Unemployment Insurance Amendment Bill [B25D-2015]: Department of Labour briefing, with Minister in attendance

NCOP Economic and Business Development

06 September 2016
Chairperson: Mr B Nthebe (ANC, North West)
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Meeting Summary

Minister Mildred Oliphant provided an overview of important aspects of the Bill. The purpose of the Bill was to align the legislation with other pieces of legislation like the Basic Conditions of Employment Act. The amendments would also deal with constitutional issues as well as with compliance with the International Labour Organisation’s standards. Prior to the proposed amendments public servants were not covered by the Unemployment Insurance Fund. The same applied to contract workers. Domestic workers were also now covered when it came to maternity benefits and miscarriages. The amendments improved on the payment of benefits as well as extending the period for the payment of benefits. Contributors were also now required to nominate beneficiaries in the event of their deaths. The amendments also ensured that appeals and such could be done by board members at regional level. This made it simpler for contributors to deal with issues closer to them than to go all the way to head office. The Department of Labour was also asked to look into the possibility of the Fund to cover persons who had resigned from their employment. The Department had agreed that after 18 months after the was promulgated and implemented a review would be done to look into the issue. The matter had been discussed at the National Economic Development and Labour Council.     

The Department of Labour briefed the Committee on the Unemployment Insurance Amendment Bill.
The Committee was provided with background information on the Unemployment Insurance Fund and legislation that went along with it. The intention of the Bill was to improve service delivery by the Fund. The unemployment Insurance Board recommended that the Unemployment Insurance Act No 63 of 2001 be amended. The proposed amendments were needed to address the issue of workers who were presently excluded in the Act and by so doing to conform to the International Labour Organisation’s standards. The amendments would also improve the payment of benefits to contributors and to extend the period within which benefits were payable. In addition, the Bill had to address the exclusion of civil servants in current legislation which was contrary to the constitution.

Clause 1 - extended unemployment insurance benefits to employees who were under contracts of employment contemplated in section 18(2) of the Skills Development Act, 1998, and employees as defined in section 1 of the Public Service Act No 103 of 1994.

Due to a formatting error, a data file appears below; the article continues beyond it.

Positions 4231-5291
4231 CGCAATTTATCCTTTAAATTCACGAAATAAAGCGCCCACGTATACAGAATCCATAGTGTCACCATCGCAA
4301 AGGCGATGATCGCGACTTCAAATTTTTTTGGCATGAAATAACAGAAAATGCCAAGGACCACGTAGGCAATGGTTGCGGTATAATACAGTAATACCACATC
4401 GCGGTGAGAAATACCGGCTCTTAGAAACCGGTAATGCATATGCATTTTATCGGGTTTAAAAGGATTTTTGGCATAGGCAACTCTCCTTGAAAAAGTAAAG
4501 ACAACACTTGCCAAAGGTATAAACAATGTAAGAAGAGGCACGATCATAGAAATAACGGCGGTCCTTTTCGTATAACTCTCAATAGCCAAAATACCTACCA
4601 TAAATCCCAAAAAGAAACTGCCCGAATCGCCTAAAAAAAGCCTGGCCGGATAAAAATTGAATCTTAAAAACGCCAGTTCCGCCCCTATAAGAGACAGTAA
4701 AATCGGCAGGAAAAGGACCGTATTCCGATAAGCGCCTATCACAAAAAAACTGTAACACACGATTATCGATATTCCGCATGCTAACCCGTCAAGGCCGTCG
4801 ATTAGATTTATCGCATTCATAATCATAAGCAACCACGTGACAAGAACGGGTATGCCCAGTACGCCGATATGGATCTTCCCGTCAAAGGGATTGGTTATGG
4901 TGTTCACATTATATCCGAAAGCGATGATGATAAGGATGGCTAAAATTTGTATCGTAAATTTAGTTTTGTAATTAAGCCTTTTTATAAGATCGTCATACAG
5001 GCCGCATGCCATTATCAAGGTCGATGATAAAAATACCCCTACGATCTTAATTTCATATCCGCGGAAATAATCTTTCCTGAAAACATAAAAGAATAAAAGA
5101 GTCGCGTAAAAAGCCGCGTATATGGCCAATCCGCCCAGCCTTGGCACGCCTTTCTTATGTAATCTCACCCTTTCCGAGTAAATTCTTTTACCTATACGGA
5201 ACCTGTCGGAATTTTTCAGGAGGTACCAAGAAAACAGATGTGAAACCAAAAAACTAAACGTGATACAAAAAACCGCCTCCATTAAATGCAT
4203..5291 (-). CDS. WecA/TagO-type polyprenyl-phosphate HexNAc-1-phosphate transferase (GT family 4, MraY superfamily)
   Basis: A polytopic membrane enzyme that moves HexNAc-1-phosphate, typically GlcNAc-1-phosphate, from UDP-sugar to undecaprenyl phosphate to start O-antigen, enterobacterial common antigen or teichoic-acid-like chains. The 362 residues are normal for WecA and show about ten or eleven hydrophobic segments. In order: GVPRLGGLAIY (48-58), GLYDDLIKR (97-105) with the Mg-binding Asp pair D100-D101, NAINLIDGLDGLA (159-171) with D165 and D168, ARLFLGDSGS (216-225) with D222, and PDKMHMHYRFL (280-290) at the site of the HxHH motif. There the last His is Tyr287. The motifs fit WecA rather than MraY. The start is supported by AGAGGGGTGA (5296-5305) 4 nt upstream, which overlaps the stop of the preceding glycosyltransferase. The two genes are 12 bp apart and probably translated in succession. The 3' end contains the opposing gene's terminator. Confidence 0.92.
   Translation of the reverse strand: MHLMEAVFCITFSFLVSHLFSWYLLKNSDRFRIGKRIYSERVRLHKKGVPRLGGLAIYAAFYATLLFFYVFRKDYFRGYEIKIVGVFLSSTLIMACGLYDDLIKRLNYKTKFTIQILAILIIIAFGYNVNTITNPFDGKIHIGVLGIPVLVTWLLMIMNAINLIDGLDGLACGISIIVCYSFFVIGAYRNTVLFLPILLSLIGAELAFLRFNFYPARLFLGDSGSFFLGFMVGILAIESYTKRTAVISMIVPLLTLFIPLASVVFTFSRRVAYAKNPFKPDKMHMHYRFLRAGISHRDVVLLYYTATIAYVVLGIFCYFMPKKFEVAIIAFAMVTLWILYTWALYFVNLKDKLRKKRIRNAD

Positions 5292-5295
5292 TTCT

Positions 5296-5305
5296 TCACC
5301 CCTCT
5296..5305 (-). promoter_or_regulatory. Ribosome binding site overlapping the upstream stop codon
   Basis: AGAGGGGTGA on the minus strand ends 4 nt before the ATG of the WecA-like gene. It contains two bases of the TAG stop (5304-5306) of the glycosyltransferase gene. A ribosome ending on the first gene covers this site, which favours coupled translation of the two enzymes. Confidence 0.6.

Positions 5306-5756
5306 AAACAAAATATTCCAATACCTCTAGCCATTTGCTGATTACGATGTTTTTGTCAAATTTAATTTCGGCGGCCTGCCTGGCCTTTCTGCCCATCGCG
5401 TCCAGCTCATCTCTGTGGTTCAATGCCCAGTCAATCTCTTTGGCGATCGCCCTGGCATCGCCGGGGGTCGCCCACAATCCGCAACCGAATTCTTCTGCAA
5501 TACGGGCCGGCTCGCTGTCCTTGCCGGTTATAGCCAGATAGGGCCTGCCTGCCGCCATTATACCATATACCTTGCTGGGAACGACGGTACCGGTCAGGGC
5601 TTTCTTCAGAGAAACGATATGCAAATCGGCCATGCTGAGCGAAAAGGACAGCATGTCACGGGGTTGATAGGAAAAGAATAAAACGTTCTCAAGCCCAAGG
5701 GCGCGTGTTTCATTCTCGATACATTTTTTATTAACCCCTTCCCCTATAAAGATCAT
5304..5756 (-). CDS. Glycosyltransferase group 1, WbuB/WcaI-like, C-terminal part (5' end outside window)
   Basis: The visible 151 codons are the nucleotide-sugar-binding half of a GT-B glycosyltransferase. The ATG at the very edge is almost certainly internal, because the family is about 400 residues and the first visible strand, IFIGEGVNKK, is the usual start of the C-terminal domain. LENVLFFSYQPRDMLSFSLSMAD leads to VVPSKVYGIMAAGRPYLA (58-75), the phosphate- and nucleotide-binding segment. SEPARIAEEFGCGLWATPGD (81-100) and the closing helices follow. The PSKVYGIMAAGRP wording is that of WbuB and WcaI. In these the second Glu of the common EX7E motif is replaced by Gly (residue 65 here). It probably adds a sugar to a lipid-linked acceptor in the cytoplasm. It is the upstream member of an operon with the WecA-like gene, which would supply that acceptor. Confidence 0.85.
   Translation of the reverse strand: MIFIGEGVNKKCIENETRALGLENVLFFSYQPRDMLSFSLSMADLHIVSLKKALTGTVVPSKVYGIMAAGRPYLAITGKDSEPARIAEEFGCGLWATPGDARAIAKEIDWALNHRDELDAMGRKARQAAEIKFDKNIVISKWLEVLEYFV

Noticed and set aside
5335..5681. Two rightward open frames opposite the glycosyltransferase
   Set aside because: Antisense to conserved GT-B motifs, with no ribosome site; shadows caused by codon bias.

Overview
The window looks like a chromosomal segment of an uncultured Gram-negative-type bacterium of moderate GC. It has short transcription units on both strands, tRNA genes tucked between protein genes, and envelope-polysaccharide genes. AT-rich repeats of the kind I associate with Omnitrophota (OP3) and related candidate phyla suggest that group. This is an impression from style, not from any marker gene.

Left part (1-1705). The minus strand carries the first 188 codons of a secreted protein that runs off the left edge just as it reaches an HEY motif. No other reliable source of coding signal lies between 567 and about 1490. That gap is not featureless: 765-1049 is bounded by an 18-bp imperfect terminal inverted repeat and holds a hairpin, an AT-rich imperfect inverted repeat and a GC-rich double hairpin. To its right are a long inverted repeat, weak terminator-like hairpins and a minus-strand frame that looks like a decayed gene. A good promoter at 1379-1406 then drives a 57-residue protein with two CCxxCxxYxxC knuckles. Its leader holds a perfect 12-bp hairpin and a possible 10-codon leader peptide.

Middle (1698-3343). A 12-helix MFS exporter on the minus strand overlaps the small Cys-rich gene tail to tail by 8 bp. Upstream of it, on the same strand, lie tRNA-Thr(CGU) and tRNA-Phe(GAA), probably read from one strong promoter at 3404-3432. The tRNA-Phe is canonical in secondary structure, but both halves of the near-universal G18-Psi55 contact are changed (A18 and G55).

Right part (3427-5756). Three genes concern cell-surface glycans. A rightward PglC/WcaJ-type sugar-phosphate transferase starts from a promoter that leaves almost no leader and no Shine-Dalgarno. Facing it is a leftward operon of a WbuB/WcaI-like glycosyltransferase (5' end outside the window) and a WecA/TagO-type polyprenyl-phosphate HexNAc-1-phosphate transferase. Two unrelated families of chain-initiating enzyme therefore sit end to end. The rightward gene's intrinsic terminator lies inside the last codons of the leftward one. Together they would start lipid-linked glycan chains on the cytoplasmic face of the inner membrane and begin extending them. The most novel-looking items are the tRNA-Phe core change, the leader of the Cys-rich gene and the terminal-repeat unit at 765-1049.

Clause 2 - provided for the refinancing of the unemployment insurance beneficiaries to facilitate re-entry into the labour market.
Clause 3 - aligned the Unemployment Insurance Act with the Public Investment Corporation Act, 2004.
Clause 4 - provided for the payment of benefits to contributors who lost part of their income due to reduced working times and to provide for a 66% fixed rate of the payment of maternity benefits.
Clause 5 - section 13(3) of the Act provided that a contributor’s entitlement to benefits accrued at a rate of one day’s benefit for every completed six days of employment as a contributor subject to a maximum of 238 days which was not in line with Schedule 2 as proposed in the Act. In order to address this anomaly, an amendment to section 13 of the Act was proposed in order to provide for 365 days instead of 238 days. The clause also allowed contributors to claim benefits if they had credits regardless of whether or not they claimed within that four-year cycle. The clause also sought to delink maternity benefits from unemployment benefits. 
Clause 6 - proposed the deletion of paragraph (a) in section 14.
Clause 7- increased the period of submitting applications for unemployment benefits. Currently applications had to be submitted within six months and the proposal was to extend the period from between six to twelve months.  
Clause 8 -
provided that a contributor was entitled to illness benefits if the employee had been ill for a minimum of seven days. The Act provided for a minimum period of fourteen days.
Clause 9 - provided for a period when a contributor was entitled to maternity benefits in case of miscarriage.
Clause 10 - changed the period for submitting maternity benefits and allowing the application to be submitted anytime as long as it would be within twelve months from the date of birth of the child instead of the current eight weeks before childbirth.
Clause 11 - extended the period in which the dependants may apply for benefits on behalf of the deceased contributor from six months to eighteen months. Provision was also made allowing contributors to nominate their beneficiaries in cases of death benefits.
Clause 12 - prohibited any agency or a person purporting to be acting on behalf of the applicant to charge any fee against the applicant.